Many modern cars stolen in the Netherlands are shipped to West Africa, especially Ghana. Other stolen SUVs go to Germany and Poland, where they are completely stripped in a short time. Stolen cars can be found worldwide via digital tracking systems. That’s what Het Parool writes.
According to the Amsterdam newspaper, the tracking systems show that Ghana is the destination where the stolen cars end up. The cars are then simply given a new life in or via the capital Accra. Because the West African country does not care about car theft, criminal organizations are taking advantage of the laxity of the Ghanaian government to combat the trade in stolen cars, leaving the streets of Ghana littered with stolen Western cars.
A flood of cars also ends up in Ghana from Canada and the United States. The American FBI is trying to help the Ghanaian government trace stolen cars, but the regions around the capital Accra and the commercial city of Kumasi (Ghana’s second city) are teeming with car dealers dealing in stolen cars, such as the all-terrain vehicles and SUVs popular among car thieves. but also all kinds of other cars. Cars stolen in the Netherlands are popular because they are often well maintained and have suffered little damage due to the excellent Dutch road network.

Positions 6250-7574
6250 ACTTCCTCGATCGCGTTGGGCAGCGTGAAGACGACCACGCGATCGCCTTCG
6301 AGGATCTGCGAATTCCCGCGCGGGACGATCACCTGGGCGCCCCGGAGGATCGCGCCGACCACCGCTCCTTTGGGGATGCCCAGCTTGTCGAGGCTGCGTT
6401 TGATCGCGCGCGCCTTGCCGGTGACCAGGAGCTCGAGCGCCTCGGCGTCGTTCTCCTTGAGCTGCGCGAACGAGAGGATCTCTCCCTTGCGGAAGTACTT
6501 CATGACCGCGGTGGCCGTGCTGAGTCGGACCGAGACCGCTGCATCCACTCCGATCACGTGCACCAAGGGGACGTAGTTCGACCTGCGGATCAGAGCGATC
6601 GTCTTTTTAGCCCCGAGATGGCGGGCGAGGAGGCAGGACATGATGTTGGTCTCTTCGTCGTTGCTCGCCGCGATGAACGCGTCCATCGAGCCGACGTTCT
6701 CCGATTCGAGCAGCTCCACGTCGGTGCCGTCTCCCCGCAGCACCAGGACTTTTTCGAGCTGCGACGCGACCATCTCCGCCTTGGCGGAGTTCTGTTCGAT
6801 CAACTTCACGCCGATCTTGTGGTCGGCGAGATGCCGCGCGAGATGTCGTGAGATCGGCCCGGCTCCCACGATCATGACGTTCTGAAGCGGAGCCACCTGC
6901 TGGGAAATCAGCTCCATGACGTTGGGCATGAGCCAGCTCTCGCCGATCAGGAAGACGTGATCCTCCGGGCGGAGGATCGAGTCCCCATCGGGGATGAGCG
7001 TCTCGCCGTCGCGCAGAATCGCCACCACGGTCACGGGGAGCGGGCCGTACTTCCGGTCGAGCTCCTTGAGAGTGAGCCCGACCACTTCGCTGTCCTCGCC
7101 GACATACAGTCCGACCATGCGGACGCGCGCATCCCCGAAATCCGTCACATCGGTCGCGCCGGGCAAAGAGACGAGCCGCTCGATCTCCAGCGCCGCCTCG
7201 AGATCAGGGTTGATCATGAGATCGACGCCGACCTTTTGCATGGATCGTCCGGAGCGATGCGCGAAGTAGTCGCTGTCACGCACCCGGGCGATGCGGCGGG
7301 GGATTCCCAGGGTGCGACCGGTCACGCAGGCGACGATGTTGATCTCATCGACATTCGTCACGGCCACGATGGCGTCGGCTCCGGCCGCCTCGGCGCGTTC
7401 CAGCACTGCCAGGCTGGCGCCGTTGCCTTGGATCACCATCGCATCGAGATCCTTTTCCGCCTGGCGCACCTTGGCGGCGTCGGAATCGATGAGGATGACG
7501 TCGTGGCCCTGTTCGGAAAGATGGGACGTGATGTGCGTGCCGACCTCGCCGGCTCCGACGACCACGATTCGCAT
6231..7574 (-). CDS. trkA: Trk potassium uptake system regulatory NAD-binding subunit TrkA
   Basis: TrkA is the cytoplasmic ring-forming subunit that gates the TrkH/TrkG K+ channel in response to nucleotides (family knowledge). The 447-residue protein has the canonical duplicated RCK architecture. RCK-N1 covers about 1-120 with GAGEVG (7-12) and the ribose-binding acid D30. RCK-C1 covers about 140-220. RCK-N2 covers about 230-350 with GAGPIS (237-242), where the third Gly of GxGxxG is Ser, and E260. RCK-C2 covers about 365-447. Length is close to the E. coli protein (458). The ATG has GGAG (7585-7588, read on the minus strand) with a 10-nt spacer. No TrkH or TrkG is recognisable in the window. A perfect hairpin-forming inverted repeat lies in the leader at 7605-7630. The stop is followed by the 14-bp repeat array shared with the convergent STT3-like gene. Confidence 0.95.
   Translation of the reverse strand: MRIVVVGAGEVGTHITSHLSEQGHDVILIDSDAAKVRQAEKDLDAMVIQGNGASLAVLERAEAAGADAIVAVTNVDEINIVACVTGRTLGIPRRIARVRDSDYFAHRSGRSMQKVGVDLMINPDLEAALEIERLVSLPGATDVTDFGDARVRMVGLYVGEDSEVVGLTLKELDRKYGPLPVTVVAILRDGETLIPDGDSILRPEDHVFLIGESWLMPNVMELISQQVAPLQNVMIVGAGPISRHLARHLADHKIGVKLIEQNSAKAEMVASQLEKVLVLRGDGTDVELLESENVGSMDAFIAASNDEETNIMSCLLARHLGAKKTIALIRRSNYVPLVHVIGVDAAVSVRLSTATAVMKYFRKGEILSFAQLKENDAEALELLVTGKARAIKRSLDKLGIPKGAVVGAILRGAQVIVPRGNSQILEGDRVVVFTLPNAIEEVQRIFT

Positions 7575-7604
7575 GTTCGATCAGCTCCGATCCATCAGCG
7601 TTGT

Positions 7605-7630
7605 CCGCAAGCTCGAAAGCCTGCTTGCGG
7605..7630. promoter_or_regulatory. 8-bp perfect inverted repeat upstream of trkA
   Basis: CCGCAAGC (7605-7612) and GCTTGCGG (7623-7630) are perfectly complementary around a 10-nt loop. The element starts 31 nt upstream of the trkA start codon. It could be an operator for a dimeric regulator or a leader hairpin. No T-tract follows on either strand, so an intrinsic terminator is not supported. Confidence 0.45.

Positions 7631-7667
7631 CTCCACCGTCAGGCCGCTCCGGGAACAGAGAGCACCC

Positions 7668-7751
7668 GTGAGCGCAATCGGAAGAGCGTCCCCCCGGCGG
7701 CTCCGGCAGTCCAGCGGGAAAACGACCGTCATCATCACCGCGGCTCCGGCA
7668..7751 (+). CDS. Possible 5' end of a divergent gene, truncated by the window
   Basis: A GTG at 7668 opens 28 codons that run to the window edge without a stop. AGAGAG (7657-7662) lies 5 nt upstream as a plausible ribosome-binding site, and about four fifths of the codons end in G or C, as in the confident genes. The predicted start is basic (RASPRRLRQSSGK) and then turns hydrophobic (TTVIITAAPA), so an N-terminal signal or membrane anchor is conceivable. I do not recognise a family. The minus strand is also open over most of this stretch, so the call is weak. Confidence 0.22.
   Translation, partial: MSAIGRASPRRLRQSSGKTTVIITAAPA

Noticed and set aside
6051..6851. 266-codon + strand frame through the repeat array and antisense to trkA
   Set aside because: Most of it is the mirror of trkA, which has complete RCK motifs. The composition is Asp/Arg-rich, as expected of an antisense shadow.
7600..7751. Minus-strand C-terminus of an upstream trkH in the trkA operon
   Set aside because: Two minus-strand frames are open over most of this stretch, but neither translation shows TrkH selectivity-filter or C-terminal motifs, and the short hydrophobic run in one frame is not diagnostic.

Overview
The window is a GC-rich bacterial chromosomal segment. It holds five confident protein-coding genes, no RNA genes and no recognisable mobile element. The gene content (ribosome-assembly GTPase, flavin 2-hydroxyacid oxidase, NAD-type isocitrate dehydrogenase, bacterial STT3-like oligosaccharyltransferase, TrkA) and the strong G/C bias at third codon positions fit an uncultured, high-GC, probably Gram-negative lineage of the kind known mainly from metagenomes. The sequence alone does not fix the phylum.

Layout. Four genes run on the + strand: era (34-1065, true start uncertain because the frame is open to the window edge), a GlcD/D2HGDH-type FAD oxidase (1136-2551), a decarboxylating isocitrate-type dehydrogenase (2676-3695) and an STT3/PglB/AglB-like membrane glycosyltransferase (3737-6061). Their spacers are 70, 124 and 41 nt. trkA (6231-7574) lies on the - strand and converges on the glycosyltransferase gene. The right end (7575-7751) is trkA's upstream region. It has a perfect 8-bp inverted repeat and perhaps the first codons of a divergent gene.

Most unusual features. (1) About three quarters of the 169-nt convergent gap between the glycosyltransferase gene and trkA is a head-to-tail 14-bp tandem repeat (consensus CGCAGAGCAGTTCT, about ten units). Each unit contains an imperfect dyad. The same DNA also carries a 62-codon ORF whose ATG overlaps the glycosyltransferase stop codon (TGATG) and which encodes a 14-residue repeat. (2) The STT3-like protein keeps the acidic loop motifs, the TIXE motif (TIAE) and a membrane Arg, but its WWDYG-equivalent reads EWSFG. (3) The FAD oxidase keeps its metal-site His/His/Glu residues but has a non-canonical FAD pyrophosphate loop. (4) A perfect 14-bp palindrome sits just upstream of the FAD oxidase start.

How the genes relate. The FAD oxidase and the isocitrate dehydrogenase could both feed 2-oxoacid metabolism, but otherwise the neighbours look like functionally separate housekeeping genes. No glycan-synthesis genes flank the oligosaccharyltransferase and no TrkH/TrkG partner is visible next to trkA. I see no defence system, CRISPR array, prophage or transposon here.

Modern cars stolen in the Netherlands can often be accurately traced via the Digitpol tracking system. Cars are equipped with electronics or beacons that report their location. The tracking system would show that many cars in Ghana are purchased by private individuals. West African countries such as Togo and Burkina Faso are also often a final destination for cars stolen in the Netherlands. Although it concerns a small number of stolen vehicles, experts say there is a tight organization behind it.
Although many stolen off-road vehicles are shipped to West Africa to be sold there, the situation is different for most stolen cars that remain within Europe. A car that is stolen at night in the Netherlands is often driven directly across the border and ultimately ends up in Germany or Poland. The car will be completely stripped there in no time, after which the parts will be sold.
While car thieves used to use mechanical tools to break open cars, nowadays this is mainly done using digital means. The car thief often uses a special device to break into the car’s digital network, the can-bus (controller area network). The special device sends the same signals to the car as the key would and the car responds by opening and starting.
Another method is the so-called relay attack. The radio signal from the car key is received, after which it is then amplified and the car can be opened and started with a second device.
The Vehicle Crime Insurance Agency Foundation (VbV) has registered almost 6,000 stolen passenger cars in the Netherlands this year, two-thirds of which are still missing. Cars are not only stolen to sell to private individuals or to strip parts, but also in drug trafficking, ram and robbery attacks or as a getaway car during crimes.
Europol: car thieves carried out large-scale transport to West Africa
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